Rep. Kevin McCarthy, R-Calif., speaks to reporters outside of his office after arriving at the U.S. Capitol Building on Oct. 02, 2023 in Washington, D.C. Later that day the House voted to remove him as speaker.

Rep. Kevin McCarthy, R-Calif., speaks to reporters outside of his office after arriving at the U.S. Capitol Building on Oct. 02, 2023 in Washington, D.C. Later that day the House voted to remove him as speaker. Anna Moneymaker/Getty Images

The next shutdown deadline is looming as Congress languishes after McCarthy’s ouster

An already tight timeline is condensed with half of Congress being effectively incapacitated.

Congress has less than six weeks to come up with a funding plan before a current stopgap spending expires, though the House is mired in chaos following the ouster of former Speaker Kevin McCarthy, R-Calif.

The chamber has gone into recess until next week as Republicans attempt to sort out who will run to replace McCarthy and when that vote will take place, delaying negotiations over appropriations bills that leaders had promised would be a top priority. Congress narrowly avoided a shutdown over the weekend after it passed a continuing resolution to keep agencies open through Nov. 17. 

Already on Wednesday key lawmakers were warning they faced a tight timeline to approve spending bills, which has now been further condensed as the House is rendered inoperative without a speaker. 

“We find ourselves in a dangerous situation,” Senate Majority Leader Chuck Schumer said on the floor Wednesday. “With about 40 days to go before the government shuts down, the House has ground completely to a halt. Until Republicans stop their infighting, the House can vote on no bills, no appropriations work can get done.”

Rep. Patrick McHenry, R-N.C., is serving as speaker pro tempore. Though the situation is unprecedented and has triggered some debate, legislative rules appear to limit McHenry to only facilitating new speaker votes. Schumer suggested this has left Congress vulnerable to inaction if a crisis were to arise and called on Republicans to avoid going down the same path that led to a small number of conservatives rebelling against McCarthy.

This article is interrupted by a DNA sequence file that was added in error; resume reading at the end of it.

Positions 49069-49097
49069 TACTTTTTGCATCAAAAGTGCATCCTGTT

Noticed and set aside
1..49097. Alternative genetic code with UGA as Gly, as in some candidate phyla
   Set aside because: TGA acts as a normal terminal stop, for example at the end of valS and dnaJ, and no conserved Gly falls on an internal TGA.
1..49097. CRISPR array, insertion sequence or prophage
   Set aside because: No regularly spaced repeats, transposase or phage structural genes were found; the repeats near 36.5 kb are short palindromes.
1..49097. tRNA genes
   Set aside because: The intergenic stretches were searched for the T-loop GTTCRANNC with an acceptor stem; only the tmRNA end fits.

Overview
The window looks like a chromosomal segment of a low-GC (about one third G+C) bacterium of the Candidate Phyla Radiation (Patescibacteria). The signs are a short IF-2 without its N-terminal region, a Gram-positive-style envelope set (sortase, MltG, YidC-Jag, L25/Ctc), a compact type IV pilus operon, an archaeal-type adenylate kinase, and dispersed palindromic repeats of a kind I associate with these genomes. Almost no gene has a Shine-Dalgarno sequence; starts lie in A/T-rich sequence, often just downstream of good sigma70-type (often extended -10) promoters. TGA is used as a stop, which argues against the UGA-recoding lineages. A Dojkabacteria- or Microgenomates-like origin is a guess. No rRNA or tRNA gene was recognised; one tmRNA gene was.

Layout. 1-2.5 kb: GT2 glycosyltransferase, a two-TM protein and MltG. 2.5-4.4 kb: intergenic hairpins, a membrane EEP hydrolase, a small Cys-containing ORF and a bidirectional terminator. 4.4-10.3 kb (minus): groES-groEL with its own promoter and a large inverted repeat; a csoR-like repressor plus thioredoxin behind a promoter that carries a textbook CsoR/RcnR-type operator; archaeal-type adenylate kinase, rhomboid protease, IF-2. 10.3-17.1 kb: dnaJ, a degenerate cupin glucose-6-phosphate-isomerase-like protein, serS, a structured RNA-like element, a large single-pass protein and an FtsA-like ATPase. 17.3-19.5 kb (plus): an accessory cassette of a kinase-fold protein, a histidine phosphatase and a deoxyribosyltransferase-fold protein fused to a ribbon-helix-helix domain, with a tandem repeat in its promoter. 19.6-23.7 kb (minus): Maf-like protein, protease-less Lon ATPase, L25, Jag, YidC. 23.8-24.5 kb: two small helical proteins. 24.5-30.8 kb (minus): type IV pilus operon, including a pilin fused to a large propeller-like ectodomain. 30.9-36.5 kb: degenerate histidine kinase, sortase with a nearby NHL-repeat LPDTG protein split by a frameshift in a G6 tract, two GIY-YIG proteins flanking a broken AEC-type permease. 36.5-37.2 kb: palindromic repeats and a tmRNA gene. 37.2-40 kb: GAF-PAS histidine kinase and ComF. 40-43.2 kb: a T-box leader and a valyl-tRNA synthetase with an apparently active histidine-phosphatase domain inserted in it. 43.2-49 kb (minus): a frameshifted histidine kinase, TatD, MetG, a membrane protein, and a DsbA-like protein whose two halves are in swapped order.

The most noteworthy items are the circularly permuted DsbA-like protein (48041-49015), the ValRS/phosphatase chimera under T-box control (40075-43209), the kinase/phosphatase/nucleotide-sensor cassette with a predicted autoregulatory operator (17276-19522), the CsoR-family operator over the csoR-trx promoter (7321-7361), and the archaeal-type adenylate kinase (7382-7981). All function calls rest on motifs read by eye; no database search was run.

“Whoever the House elects as speaker will not be able to ignore the realities of divided government, no matter what the hard right demands,” Schumer said. “The need for bipartisanship will not change. We’ll need bipartisanship to keep the government open. We will need it to finish the appropriations process.”

The House has so far approved four of the 12 spending bills—those funding the departments of Defense, Homeland Security, Veterans Affairs and State—Congress must pass annually, though it did so along party lines. Just before the House voted to vacate the speaker on Tuesday, it approved the rules for debate on the funding bills for the Energy Department and the legislative branch. All of those measures, however, cannot realistically pass the Senate as they are capped at funding levels significantly below those House Republicans agreed to as part of the Fiscal Responsibility Act. 

The Senate has yet to approve any of its spending bills, though all 12 have won broad bipartisan support at the committee level. Unlike the House versions, the Senate measures comply with the spending caps President Biden and House Republicans set in their deal to raise the debt ceiling. The chamber has been seeking to move a “minibus” of three of its funding bills, but ran into hurdles as a few individual Republican senators have objected to their consideration.

Sen. Patty Murray, D-Wash., who chairs the Senate Appropriations Committee, said this week after Congress averted a shutdown, that the House and Senate "need to do the hard work of negotiating" over full-year spending bills. She expressed optimism the chamber could begin moving its appropriations packages "in the next few days"—though the Senate is about to go on a week-long recess—and then go to conference with the House to come up with final bills. That approach, she said, would help avoid another CR or an omnibus package that lumps all of the spending measures together, an outcome Republicans have repeatedly stated they want to avoid. 

Senate Minority Whip John Thune, R-S.D., said if the Senate does not act quickly on appropriations bills, Congress will wind up in a "terrible position." 

"I hope Sen. Schumer will make this the number one priority," Thune told reporters on Wednesday. "We shouldn't be doing anything else right now but dealing with appropriations bills as they have been reported out of the Senate Appropriations Committee. We have until Nov. 17."

Margaret Spellings, president of the Bipartisan Policy Center, on Tuesday noted the House must act quickly to make itself functional again so it can get to work avoiding a November shutdown. 

“Congress has just 44 days to negotiate a spending agreement to avoid a government shutdown, and there are numerous other issues that affect our economy and our national security which need to be addressed in the coming months,” Spellings said. “The American people need and deserve a functioning and capable House of Representatives.”

Senate Minority Leader Mitch McConnell, R-Ky., said the "obvious" next step for Congress for the House to approve a speaker, but "job one for the Senate" is to focus on appropriations. 

As of Wednesday afternoon, two House Republicans had thrown their names into contention to replace McCarthy: Majority Leader Steve Scalise, R-La., and Judiciary Committee Chairman Jim Jordan, R-Ohio.